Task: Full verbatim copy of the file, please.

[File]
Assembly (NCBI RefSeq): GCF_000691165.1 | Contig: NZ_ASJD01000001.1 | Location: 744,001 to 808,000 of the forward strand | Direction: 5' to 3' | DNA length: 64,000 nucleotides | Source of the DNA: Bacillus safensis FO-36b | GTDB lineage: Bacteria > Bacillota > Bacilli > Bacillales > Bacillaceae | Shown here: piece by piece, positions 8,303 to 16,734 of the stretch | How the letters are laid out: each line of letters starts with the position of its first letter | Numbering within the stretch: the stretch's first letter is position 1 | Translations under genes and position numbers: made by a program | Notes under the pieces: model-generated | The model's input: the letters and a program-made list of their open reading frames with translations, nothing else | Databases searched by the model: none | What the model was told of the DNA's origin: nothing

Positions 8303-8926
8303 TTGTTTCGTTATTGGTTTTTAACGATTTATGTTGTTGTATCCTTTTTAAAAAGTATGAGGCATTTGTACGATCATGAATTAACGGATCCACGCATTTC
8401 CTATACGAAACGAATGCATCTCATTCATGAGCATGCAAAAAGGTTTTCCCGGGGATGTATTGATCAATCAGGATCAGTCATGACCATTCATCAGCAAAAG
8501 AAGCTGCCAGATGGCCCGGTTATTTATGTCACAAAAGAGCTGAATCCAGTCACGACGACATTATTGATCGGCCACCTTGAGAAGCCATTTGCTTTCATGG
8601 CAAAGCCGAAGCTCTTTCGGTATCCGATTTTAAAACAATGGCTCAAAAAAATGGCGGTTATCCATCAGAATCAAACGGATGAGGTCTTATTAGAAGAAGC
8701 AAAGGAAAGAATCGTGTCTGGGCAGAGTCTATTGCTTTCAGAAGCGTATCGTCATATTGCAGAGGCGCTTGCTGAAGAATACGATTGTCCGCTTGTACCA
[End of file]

Assembly (NCBI RefSeq): GCF_000691165.1 | Contig: NZ_ASJD01000001.1 | Location: 744,001 to 808,000 of the forward strand | Direction: 5' to 3' | DNA length: 64,000 nucleotides | Source of the DNA: Bacillus safensis FO-36b | GTDB lineage: Bacteria > Bacillota > Bacilli > Bacillales > Bacillaceae | Shown here: piece by piece, positions 8,303 to 16,734 of the stretch | How the letters are laid out: each line of letters starts with the position of its first letter | Numbering within the stretch: the stretch's first letter is position 1 | Translations under genes and position numbers: made by a program | Notes under the pieces: model-generated | The model's input: the letters and a program-made list of their open reading frames with translations, nothing else | Databases searched by the model: none | What the model was told of the DNA's origin: nothing

Positions 8303-8926
8303 TTGTTTCGTTATTGGTTTTTAACGATTTATGTTGTTGTATCCTTTTTAAAAAGTATGAGGCATTTGTACGATCATGAATTAACGGATCCACGCATTTC
8401 CTATACGAAACGAATGCATCTCATTCATGAGCATGCAAAAAGGTTTTCCCGGGGATGTATTGATCAATCAGGATCAGTCATGACCATTCATCAGCAAAAG
8501 AAGCTGCCAGATGGCCCGGTTATTTATGTCACAAAAGAGCTGAATCCAGTCACGACGACATTATTGATCGGCCACCTTGAGAAGCCATTTGCTTTCATGG
8601 CAAAGCCGAAGCTCTTTCGGTATCCGATTTTAAAACAATGGCTCAAAAAAATGGCGGTTATCCATCAGAATCAAACGGATGAGGTCTTATTAGAAGAAGC
8701 AAAGGAAAGAATCGTGTCTGGGCAGAGTCTATTGCTTTCAGAAGCGTATCGTCATATTGCAGAGGCGCTTGCTGAAGAATACGATTGTCCGCTTGTACCA